WILMINGTON, Del. (AP) -- A bitter custody battle that included an international kidnapping and prison sentences for a former optometrist and his mother ended in gunfire at a Delaware courthouse, with the doctor's father killing his former daughter-in-law and another woman before fatally shooting himself, authorities said Tuesday.
Delaware State Police said Thomas Matusiewicz, 68, walked into the lobby of the New Castle County Courthouse on Monday, pulled out a .45-caliber semiautomatic pistol and shot Christine Belford, a 39-year-old mother, and her friend Laura Mulford, 47. He then exchanged fire with police, striking two officers who were protected by armored vests.
Authorities were working Tuesday to understand how the killings were planned, questioning former optometrist and convicted kidnapper David Matusiewicz (muh-TOO'-suh-wits) about his father and searching the older man's home in Edcouch, Texas. The yard of the small single-story home was filled with a crime scene investigation truck and unmarked grey pickup trucks commonly driven by federal agents.
Hidalgo County Sheriff Lupe Trevino said Texas authorities were searching the premises on a request from Delaware law enforcement officials.
Belford and Mulford, both from Newark, were at the county courthouse on Monday to attend a child support arrears hearing for David Matusiewicz, Belford's ex-husband.
Delaware State Police said David Matusiewicz and his father entered the courthouse lobby about 7:40 a.m. David Matusiewicz went through a security checkpoint while his father remained in the lobby. About a half-hour later, Belford and Mulford entered the lobby, and Thomas Matusiewicz approached and shot them, police said.
Thomas Matusiewicz then exchanged gunfire with police, taking a bullet in the upper body but dying from a self-inflicted gunshot to the head, said Delaware state police spokesman Sgt. Paul Shavack.
The shooting was the culmination of years of strife between the Matusiewicz family and Belford, who battled David Matusiewicz for custody of their three daughters. In 2007, he kidnapped the girls and took them to Central America, court records show.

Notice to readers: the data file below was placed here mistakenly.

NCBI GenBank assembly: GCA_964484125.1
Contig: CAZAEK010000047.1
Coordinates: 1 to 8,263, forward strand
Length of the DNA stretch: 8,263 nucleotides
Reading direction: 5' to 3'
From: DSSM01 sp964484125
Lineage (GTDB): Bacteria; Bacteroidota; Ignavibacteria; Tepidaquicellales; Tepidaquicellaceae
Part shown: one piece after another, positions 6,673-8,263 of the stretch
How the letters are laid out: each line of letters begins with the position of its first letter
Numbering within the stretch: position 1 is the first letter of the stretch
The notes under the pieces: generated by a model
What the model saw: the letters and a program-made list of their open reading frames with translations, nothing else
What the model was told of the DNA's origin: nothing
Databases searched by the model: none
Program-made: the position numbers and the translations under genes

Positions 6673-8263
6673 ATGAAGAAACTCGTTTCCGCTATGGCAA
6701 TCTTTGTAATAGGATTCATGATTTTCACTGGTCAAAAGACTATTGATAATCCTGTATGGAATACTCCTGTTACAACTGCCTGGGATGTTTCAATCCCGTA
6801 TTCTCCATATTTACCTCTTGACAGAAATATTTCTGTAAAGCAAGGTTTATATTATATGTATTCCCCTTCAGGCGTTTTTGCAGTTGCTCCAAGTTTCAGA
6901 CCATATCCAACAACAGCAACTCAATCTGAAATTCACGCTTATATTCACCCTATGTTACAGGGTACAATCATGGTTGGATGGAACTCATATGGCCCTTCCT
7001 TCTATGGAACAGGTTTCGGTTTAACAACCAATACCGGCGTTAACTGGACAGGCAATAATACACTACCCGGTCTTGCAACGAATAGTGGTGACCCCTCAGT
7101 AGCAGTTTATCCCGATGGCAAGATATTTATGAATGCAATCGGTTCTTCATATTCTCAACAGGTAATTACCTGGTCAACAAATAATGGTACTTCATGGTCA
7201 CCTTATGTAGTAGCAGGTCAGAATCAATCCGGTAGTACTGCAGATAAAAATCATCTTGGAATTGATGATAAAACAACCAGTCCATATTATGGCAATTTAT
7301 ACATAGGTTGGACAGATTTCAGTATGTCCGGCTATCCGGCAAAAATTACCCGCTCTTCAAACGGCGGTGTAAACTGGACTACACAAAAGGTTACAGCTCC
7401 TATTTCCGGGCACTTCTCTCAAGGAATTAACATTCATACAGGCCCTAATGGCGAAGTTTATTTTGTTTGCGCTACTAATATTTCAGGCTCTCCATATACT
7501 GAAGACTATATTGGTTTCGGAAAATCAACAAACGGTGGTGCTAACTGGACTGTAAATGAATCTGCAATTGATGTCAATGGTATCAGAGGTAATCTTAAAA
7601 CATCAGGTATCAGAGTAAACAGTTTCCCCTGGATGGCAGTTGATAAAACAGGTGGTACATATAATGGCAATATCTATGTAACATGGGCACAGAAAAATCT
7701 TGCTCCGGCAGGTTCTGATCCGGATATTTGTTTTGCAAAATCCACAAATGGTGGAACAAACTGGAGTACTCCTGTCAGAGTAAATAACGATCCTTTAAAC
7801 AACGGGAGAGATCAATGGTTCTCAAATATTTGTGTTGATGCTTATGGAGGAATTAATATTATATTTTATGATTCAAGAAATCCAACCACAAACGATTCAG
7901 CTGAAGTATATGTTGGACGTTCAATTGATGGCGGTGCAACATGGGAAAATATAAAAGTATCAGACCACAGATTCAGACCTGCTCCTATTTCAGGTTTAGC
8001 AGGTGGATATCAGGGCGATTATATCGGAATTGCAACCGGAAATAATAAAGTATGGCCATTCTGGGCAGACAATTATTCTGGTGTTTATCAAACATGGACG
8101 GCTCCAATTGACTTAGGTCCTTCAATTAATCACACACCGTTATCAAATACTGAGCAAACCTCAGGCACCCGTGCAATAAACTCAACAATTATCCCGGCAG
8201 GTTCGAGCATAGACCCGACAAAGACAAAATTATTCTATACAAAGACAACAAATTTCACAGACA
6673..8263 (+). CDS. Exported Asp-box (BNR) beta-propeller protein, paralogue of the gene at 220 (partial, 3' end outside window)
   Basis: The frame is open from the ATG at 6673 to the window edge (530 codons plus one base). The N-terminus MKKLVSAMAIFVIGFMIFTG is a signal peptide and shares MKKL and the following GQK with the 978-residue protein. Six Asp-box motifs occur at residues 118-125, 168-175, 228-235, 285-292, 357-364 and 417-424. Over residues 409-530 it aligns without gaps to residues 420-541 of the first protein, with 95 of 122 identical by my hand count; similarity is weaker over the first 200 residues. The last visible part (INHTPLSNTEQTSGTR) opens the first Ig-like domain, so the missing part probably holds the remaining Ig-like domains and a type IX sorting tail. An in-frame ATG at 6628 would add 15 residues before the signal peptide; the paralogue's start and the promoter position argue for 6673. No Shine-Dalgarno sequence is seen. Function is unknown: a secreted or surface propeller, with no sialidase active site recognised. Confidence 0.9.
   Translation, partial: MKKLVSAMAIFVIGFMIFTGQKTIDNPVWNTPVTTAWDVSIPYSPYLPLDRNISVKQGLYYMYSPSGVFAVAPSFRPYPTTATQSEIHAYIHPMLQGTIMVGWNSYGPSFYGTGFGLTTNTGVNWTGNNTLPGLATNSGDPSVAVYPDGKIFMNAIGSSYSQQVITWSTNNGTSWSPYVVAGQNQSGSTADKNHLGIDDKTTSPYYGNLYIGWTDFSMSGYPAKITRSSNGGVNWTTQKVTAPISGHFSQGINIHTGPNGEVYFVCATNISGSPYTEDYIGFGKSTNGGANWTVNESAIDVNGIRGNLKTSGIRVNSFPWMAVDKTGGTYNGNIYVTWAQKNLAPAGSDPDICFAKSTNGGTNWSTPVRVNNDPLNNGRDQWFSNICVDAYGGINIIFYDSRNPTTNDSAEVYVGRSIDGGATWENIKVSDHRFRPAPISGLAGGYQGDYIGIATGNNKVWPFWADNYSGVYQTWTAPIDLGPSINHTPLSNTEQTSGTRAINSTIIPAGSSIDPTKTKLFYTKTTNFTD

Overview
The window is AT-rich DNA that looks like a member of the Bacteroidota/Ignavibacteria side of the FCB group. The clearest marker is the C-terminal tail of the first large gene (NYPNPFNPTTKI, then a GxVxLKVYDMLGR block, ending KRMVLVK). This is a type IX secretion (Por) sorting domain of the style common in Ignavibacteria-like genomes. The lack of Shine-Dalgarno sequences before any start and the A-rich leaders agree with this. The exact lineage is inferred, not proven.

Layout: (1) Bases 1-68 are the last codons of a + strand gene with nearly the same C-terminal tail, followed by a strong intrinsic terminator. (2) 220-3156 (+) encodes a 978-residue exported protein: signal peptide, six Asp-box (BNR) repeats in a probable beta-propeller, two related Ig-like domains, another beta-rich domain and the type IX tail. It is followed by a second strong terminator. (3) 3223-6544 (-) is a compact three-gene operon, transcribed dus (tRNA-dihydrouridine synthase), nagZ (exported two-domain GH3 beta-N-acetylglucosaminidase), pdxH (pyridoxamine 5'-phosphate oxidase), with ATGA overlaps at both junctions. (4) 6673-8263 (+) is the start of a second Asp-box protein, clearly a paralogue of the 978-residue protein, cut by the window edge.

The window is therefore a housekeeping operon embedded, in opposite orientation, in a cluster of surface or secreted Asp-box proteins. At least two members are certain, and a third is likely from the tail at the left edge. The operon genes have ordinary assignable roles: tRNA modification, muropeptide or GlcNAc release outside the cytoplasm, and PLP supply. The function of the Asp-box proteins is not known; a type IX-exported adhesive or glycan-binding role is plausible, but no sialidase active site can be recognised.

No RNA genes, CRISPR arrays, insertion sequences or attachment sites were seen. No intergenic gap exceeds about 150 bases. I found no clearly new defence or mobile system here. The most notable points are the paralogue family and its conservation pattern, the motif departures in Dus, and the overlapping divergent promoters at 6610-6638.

In a bankruptcy filing in Texas last year, Thomas Matusiewicz noted that he and his wife, Lenore, along with his son and daughter, Amy Gonzalez, were defendants in a Delaware Superior Court lawsuit filed by Belford.
Amy's husband, Juan Gonzalez, said the acrimony had stressed out the family, but that they were shocked by Monday's shooting. Juan Gonzalez said Lenore Matusiewicz told Amy Gonzalez she saw no signs that her husband was planning violence.
Gonzalez, of Edinburg, Texas, said he last saw Thomas Matusiewicz about a week ago as the family was preparing to drive east for Monday's court hearing and to visit a family member in New Jersey.
"I guess Tom had other plans," Gonzalez said. "We're still trying to figure out why he did that."
Gonzalez said his wife told FBI officials that her father had a brain tumor that went untreated for years, and that she wondered if it could have played a role in the shooting.
"He was changing -- forgetting things," Gonzalez said.
At the heart of the lengthy custody and child support battles were the former couple's daughters, ages 7, 9 and 10. In 2009. Two of them were pictured with their mother in the Wilmington newspaper after returning home from Central America. They were shown as blonde, smiling youngsters. One sat in Belford's lap as her mother stroked her hair.
David Matusiewicz pleaded guilty in 2009 to federal fraud and kidnapping charges after fleeing to Nicaragua in a motor home with his mother and the three girls. Investigators said David Matusiewicz, who was released from prison last year, kidnapped the girls after forging his ex-wife's name on a loan document.
According to court records, Matusiewicz took the girls to Central America after telling Belford they were going to Disney World for two weeks. The two were divorced and sharing custody at the time. Prosecutors say he forged his wife's signature to obtain nearly $250,000 from a Delaware bank, then sent the money to his parents' bank account and had his father transfer the money to a Bank of New Zealand account.
Thomas Matusiewicz was not charged in the scheme, but Lenore Matusiewicz pleaded guilty in state court to endangering the girls' welfare and was sentenced to 18 months in prison.
The attorney general's office on Tuesday obtained a court order forbidding Lenore Matusiewicz, 67, from having any contact with her grandchildren.
Jason Miller, a spokesman for the attorney general's office refused to say whether the girls were placed with another family member or were in state custody.